Keys have come a long way since their invention and use 6,000 years ago in ancient Babylon and Egypt. Ancient keys were wooden, bulky, and heavy compared to the modern metal keys of today which are compact and lightweight. There is a wide variety of different types of keys that are still used today, each with unique features that make them ideal for a specific purpose.
Transponder keys contain a microchip inside that sends an electronic signal to the car when a button is pressed, locking or unlocking it accordingly. These keys are often combined with laser-cut keys for added security and are expensive to duplicate. Some cars will even completely shut down if an incorrect transponder key is used.
Laser Cut Key
Laser-cut keys are also known as sidewinder keys due to the pattern cut into both sides of the key blade. This type of key is highly secure and difficult to copy, making it more difficult for intruders to access your vehicle.
Valet keys allow limited access to your car by only allowing the door locks and ignition system to be operated while preventing access to the glove compartment or trunk, helping ensure that your belongings stay secure while being serviced by valets.
Vehicle Anti-Theft Key (VAT)
Vehicle anti-theft keys provide another layer of security with an additional chip embedded into the blade itself which makes it difficult to duplicate or replace if lost or stolen. It is often used in combination with other car security systems for optimal protection.
Commercial Building Keys
Card keys are commonly found in hotels where they can be programmed to open certain doors or multiple doors depending on the user’s authorization level. They contain magnetic strips that can easily be reset many times over and can also be found in hospitals, government buildings, banks, and any other building where access needs to be restricted for certain individuals.
Master keys allow multiple individuals access to several rooms within one building without having to carry a bunch of individual keys around with them all the time. In case one key is misplaced or lost you still have access through the master key until it can be replaced securely again. However this type of key isn’t suitable for high-security areas due its level of accessibility among multiple people at once.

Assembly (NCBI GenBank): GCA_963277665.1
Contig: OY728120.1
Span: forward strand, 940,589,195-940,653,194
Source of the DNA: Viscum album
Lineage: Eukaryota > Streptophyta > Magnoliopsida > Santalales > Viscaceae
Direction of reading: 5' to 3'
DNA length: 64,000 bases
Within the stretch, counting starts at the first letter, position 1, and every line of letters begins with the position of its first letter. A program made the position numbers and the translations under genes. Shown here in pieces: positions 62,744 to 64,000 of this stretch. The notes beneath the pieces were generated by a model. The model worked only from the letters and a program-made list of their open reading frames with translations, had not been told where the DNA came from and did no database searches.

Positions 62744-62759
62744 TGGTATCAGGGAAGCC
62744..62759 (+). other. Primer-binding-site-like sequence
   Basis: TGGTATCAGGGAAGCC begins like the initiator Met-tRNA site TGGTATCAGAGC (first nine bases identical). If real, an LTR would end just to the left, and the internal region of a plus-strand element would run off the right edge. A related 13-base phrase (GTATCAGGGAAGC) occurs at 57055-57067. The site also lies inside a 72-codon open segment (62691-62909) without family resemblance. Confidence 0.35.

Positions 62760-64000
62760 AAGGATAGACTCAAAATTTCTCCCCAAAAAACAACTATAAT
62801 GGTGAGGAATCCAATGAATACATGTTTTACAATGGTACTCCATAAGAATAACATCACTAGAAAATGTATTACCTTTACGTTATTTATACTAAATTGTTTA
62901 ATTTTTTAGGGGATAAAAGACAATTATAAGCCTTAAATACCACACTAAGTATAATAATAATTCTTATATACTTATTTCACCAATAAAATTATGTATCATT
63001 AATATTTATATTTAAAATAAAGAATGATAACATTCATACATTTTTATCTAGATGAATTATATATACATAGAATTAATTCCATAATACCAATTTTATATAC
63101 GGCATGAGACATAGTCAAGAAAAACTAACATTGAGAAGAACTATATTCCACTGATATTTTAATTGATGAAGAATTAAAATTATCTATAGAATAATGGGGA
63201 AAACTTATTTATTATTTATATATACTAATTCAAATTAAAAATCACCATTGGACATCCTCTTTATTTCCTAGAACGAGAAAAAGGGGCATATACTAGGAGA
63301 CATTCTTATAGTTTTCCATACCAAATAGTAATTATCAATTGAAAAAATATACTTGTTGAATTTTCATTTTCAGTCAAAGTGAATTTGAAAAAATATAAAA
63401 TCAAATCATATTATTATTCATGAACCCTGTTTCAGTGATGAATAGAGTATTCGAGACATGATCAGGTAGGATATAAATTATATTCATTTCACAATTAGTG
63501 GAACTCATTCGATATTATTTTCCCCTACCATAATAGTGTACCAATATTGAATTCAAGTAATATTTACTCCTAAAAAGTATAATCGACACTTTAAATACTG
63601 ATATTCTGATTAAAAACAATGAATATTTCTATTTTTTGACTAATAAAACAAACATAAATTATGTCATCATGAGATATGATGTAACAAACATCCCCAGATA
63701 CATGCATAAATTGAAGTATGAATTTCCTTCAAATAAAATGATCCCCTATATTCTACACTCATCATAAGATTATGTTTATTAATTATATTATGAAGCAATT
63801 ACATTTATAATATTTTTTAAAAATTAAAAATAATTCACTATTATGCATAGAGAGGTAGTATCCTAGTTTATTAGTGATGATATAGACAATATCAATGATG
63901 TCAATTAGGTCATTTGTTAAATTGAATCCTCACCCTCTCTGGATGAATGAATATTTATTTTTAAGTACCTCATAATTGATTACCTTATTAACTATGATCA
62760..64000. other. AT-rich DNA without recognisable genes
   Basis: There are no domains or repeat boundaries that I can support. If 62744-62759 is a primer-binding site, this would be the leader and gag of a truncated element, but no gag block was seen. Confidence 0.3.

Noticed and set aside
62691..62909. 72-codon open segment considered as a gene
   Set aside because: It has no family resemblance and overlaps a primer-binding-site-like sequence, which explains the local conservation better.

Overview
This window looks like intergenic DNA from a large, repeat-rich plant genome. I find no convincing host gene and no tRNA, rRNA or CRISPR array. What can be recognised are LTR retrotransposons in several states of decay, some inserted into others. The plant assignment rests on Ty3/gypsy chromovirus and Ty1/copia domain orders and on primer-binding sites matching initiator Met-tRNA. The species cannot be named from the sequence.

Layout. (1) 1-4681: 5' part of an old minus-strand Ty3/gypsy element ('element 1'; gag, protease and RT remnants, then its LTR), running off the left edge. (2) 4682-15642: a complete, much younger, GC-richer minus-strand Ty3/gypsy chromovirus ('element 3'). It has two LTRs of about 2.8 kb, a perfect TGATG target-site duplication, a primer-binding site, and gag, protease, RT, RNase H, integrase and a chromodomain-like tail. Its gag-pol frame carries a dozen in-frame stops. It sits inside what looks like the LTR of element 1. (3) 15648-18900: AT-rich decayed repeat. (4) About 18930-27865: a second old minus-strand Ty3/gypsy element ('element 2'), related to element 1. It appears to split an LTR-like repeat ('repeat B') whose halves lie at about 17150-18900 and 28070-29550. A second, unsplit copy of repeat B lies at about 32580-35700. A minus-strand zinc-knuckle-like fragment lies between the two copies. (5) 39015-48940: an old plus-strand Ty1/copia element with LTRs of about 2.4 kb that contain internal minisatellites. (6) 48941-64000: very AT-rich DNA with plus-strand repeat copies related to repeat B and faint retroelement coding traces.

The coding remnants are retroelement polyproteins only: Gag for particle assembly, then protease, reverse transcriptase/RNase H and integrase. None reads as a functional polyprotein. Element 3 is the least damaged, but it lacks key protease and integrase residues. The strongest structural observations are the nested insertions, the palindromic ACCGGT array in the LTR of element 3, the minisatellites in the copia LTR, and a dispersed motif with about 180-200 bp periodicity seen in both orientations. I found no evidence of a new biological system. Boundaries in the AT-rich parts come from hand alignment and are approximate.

Skeleton keys have been filed down until they become master keys which enables them to unlock many different doors quickly and easily without needing extra authorization levels beyond what’s already provided on each individual key blade itself.
Magnetic keys use a series of magnets within the lock mechanism itself which pushes and pulls internal tumblers in order release it when activated properly – these locks tend not be picked as easily as standard locks but don’t require any electricity either so they’re fairly low maintenance overall.
Mechanically Cut Key
Most homes still come equipped with standard door knob locks and deadbolts which come with basic mechanically cut keys – these types of locks are easy enough for most people to duplicate themselves at self-service cutting machines so they don’t offer much security but can be upgraded if desired by installing added security systems onto windows/doors or using other locking mechanisms instead such as padlocks or diary locks etc. Mechanically cut keys were also popularly used on older cars before transponders came along as well as smartkeys too so there’s certainly some amount of history associated with this type overall still even though it’s usage has decreased drastically overtime due primarily safety concerns etc..